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People rise to the occasion during pandemic


I think we would all agree that the COVID 19 pandemic has taken its toll these past several months.  We are divided on the implementation of the health guidance we’ve been given. We dislike being cooped up, and miss our social lives.  We are frustrated with the amount of time it is taking for this to pass.  We have fear of the economic uncertainty this crisis has caused.  And we wonder what our future is going to be.  

Well I wish I had answers for all those concerns listed above, but unfortunately, I don’t.  I don’t think anybody does.  I think the best thing we can do is review the past, evaluate the present, and imagine the future. 

So, the first step is to review the past.  Has anyone ever gone through something like this? Clearly, they have, maybe not exactly, but certainly close enough.  History teaches us about pandemics, economic hardship, deprivation from war, and times when people lost hope in their future.  And what happened in all of those cases?  The people got through it.  Obviously not without some loss, but they got through it.  The old World War II poster of “Keep Calm and Carry On” is applicable today.  We are going to get through this.  We are as strong and adaptable as any generation of the past.  We simply need to remind ourselves that our challenge, like the other events in history, is not forever.  And you know what I am really saying here?  We must not give up hope.  

As we evaluate the present, we must not succumb to hyperbole, and overreact.  I often get emails expressing alarm about the increasing numbers of cases.  But haven’t we been told that the numbers will go up before they go down?  So, we shouldn’t be alarmed but rather reassured—as odd as that may sound,—because it increases faith in the expertise of those who are charged with developing the strategies to fight this virus.  And not every new case equates to a death.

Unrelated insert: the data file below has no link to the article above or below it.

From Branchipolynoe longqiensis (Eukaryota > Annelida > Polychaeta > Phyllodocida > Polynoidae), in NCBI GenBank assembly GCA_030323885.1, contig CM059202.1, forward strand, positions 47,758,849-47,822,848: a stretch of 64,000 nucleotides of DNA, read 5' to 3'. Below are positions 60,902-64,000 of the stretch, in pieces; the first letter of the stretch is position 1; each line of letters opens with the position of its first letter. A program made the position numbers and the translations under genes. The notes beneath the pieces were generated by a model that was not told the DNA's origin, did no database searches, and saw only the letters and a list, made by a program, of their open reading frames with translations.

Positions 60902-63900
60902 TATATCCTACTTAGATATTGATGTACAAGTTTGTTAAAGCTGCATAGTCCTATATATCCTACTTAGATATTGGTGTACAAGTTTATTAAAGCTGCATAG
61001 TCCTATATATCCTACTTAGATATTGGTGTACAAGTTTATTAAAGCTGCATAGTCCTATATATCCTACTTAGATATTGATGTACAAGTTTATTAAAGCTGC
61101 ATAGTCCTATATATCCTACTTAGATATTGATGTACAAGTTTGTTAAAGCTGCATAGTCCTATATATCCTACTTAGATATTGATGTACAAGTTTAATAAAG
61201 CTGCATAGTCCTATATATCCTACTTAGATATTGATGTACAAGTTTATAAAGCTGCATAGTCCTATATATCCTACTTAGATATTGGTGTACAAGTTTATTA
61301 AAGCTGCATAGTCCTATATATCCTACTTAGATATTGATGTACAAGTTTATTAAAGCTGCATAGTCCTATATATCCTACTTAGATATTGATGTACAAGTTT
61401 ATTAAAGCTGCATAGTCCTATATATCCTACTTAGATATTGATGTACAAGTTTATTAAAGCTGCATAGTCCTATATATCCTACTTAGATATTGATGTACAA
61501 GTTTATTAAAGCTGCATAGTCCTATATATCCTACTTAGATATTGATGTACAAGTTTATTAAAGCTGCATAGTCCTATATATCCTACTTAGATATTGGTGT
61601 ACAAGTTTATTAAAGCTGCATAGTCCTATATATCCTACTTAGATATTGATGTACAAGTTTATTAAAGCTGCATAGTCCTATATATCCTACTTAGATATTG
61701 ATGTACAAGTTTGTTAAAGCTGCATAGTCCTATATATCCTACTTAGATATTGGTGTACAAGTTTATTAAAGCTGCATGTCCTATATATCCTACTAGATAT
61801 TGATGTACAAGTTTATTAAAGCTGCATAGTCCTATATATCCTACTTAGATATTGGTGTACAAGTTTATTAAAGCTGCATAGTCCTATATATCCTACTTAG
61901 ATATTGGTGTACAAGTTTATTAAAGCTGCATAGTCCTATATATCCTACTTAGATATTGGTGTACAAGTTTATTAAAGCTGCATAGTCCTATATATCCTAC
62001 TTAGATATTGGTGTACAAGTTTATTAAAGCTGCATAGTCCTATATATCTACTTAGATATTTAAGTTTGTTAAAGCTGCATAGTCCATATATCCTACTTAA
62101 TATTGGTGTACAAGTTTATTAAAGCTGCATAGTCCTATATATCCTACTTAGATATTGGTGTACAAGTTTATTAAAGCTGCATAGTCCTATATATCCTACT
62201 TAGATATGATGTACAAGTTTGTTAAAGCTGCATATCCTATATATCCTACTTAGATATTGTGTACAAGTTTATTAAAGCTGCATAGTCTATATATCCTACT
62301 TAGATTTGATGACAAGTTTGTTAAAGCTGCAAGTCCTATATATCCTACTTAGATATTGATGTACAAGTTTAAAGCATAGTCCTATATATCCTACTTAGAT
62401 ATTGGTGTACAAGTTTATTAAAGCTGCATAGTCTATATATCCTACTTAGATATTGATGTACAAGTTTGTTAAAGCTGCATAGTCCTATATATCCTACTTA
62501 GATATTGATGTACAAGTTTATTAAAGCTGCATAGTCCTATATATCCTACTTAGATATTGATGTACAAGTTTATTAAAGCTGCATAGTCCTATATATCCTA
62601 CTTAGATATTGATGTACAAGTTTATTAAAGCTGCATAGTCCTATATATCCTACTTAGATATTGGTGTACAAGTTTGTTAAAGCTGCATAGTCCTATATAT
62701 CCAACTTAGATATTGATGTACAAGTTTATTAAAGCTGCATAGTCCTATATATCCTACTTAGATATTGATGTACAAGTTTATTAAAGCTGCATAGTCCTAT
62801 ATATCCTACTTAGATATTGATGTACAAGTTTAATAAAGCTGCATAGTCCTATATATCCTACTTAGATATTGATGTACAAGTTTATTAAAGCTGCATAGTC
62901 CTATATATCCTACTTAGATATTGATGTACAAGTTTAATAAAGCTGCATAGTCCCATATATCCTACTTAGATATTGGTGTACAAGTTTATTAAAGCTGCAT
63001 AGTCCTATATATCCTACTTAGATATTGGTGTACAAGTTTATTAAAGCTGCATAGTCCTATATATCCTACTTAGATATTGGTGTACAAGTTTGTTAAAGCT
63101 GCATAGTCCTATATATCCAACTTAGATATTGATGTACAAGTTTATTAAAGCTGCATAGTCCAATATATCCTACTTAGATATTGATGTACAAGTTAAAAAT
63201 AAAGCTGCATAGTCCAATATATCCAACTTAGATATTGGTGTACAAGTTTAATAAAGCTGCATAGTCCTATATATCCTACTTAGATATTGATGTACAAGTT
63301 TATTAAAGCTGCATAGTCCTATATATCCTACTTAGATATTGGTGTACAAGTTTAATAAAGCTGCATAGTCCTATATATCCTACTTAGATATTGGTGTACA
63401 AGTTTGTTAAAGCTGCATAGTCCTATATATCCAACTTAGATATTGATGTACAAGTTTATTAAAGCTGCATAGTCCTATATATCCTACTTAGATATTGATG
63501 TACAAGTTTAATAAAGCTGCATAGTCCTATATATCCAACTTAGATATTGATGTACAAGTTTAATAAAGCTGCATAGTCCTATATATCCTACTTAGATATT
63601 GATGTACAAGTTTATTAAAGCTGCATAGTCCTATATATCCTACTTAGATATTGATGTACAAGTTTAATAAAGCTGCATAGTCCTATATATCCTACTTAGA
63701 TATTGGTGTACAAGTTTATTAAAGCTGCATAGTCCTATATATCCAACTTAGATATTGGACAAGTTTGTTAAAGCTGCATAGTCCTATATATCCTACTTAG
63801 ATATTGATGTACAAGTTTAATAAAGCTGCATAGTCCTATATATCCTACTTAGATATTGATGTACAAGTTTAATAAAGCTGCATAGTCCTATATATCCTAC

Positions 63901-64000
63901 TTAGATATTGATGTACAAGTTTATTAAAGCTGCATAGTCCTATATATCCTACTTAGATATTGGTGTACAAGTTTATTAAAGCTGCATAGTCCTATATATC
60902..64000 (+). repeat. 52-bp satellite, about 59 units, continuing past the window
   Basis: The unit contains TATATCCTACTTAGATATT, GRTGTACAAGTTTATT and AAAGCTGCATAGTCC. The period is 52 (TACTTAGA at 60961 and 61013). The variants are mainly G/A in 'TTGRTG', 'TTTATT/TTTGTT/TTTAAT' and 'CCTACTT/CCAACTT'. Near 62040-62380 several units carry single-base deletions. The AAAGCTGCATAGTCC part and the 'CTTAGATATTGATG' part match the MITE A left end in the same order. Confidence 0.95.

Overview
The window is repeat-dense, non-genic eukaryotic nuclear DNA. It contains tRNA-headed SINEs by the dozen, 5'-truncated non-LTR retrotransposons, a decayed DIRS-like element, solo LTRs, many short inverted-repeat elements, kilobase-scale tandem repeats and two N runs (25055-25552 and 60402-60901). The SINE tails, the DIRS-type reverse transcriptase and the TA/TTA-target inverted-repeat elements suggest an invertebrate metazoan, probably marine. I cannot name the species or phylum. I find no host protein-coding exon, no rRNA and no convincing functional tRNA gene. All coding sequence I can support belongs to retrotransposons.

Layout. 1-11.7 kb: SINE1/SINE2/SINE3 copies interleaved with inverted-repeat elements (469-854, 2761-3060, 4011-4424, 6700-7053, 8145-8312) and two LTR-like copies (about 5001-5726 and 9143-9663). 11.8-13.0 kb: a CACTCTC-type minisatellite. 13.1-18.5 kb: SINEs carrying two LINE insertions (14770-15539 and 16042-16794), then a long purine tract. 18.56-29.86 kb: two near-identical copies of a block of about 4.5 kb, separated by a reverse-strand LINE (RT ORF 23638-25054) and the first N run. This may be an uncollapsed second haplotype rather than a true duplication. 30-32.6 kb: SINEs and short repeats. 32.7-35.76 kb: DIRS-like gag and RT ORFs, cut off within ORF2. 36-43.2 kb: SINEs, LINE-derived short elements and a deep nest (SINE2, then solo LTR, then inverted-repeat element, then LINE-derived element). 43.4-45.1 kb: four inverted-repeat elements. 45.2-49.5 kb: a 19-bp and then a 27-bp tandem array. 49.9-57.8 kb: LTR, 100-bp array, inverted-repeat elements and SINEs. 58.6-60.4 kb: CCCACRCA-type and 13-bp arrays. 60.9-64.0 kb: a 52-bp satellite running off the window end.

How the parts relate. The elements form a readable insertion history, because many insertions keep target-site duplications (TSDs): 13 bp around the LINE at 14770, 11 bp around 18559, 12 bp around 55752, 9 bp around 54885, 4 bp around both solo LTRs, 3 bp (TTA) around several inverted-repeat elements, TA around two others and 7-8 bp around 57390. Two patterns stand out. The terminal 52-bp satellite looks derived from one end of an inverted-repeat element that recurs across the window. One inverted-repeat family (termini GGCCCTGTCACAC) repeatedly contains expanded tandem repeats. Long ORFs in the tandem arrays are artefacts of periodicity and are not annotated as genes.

I don’t want that comment to be considered callous.  I know the loss of anyone is not a statistic, but a heartbreak when a family member or neighbor is no longer with us.  But at the same time, we already knew that there will be some who sadly succumb to this virus.  History has shown that.  So how is our community doing in comparison to others both here in San Diego and the rest of the world?  We are doing well. Our community’s numbers are good.  That doesn’t mean we can’t improve, but we should feel good that our compliance with health guidelines has produced good results and minimized impact.  We are fighting the good fight. 

We also know economically there is a disparity.  Some industries and businesses are doing fine and others are on the brink of collapse.  What have we seen?  People rising to the occasion with innovative strategies, a community working together, new normals developing.  I am like you.  I am saddened when a person’s dream is lost or even like some of my children their workplace had to close. But we should keep faith with those who lost their dream.  Because they will dream again, and we will be better for it.   It is not the end but simply another step in our journey. 

The future and its associated uncertainty, can always be scary. Fear can be paralyzing. If we allowed it to take control we would stop and simply wait for the end.  But we are not.  I have talked to many people who continue to imagine a better and brighter community.  The city itself is working on a Vision 2088 concept.  What do we want the city to be like on its 200th birthday.  We have taken the feedback of our community advisory groups to imagine that future community. We have partnered with industry, academia, and other government agencies to help shape and implement this vision. We are looking to make Escondido the gold standard for all of its endeavors.  We are looking to establish water and energy independence.  We are working with our schools to strengthen their appeal. We believe our stewardship is a partnership with the community.  We will continue to move forward. 

We are not afraid of the future and we are not afraid of this virus.  We know life has its tribulations and this virus is just one of them.  Escondido is a hardworking, innovative and proud community.  We will adapt as necessary and continue to make this community better for generations to come. 

Finally, on a personal note, I want to thank the many unsung heroes of this community who work tirelessly to serve it and make it a great place to live.  As your mayor, I am inspired daily by the engagement and caring of our residents.  I can’t imagine a better place to live.   

*Note: Opinions expressed by columnists and letter writers are those of the writers and not necessarily those of the newspaper.

One response to “People rise to the occasion during pandemic”

  1. Ellen says:

    Are we ever going to get a straight up answer about why the scanners don’t broadcast the Police activity here in Escondido anymore? It’s our city – we shoukd know what is happening when it’s happening.

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